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    ABSTRACT: Purpose: To describe the in-vivo confocal microscopy corneal findings in a patient with bilateral corneal deposits caused by an underlying monoclonal gammopathy. Methods: A 68-year-old man came to our center for an ophthalmologic examination. Besides visual acuity, the examination included slit-lamp biomicroscopy, intraocular pressure, and fundoscopy. Confocal microscopy was performed using Confoscan 4 (Nidek Technologies Padova, Italy) with a 40× lens because of the presence of bilateral crystalline corneal deposits. Serological tests were also performed. Results: Every layer of the cornea is interested by deposits with high reflectivity,especially the epithelium and anterior stroma. The emathological tests evidenced a monoclonal gammopathy of undetermined significance with high levels of Immunoglobulin M. Conclusion: Crystalline corneal deposits in monoclonal gammopathycan be usefully evaluated by confocal microscopy. These manifestations may be evaluated long before systemic signs of the pathology appear, so the early diagnosis is mandatory.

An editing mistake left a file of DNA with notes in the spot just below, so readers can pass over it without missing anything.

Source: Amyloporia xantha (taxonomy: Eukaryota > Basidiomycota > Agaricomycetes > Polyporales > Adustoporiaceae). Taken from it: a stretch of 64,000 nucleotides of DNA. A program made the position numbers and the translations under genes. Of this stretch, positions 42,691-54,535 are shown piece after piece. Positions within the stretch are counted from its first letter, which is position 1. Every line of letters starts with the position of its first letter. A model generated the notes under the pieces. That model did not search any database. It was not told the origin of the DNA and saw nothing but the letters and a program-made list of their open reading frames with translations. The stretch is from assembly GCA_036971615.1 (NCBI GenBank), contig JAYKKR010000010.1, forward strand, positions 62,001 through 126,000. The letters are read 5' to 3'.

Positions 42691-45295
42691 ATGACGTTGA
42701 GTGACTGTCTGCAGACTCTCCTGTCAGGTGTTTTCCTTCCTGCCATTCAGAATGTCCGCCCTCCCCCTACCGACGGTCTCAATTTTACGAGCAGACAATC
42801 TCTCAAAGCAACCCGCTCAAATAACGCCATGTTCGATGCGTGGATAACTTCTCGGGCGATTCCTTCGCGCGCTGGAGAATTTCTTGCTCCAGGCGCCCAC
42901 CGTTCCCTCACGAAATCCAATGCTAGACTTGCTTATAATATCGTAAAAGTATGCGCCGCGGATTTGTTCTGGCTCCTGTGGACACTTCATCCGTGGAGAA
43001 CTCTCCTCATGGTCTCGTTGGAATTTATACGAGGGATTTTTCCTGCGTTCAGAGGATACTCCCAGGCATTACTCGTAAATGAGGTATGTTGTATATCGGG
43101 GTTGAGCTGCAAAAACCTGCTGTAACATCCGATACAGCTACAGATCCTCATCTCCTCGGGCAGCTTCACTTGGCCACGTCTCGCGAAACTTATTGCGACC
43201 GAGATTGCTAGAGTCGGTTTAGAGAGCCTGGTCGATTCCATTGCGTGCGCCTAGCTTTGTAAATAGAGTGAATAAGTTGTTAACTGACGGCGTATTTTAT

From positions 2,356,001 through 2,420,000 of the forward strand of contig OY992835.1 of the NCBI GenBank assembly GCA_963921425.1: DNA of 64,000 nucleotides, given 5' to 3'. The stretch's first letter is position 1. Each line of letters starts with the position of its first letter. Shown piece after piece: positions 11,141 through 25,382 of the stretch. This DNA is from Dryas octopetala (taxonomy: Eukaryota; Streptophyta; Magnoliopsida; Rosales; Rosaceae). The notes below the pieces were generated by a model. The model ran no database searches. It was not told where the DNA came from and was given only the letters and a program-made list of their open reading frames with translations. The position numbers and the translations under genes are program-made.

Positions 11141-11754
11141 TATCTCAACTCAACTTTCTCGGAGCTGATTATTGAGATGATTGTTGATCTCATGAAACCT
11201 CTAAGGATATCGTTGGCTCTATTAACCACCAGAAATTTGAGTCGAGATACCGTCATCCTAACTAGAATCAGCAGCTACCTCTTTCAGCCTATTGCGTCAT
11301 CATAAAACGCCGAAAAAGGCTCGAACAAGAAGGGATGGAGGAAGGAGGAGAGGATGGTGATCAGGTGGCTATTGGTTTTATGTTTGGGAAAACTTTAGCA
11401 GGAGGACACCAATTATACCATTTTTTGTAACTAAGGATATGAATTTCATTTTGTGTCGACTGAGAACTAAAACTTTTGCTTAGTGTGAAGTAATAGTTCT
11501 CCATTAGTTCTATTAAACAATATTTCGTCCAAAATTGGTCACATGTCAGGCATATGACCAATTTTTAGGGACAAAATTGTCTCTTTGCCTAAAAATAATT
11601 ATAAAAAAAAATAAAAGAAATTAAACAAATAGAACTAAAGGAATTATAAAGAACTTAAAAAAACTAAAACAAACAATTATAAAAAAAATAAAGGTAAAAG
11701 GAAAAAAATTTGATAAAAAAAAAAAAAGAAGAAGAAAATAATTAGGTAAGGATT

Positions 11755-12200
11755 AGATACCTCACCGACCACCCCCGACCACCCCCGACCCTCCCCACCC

Seminars in ophthalmology 01/2013; 28(1):37-40. · 1.09 Impact Factor
  • Ophthalmology 01/2013; 120(10):2004-2012. · 5.56 Impact Factor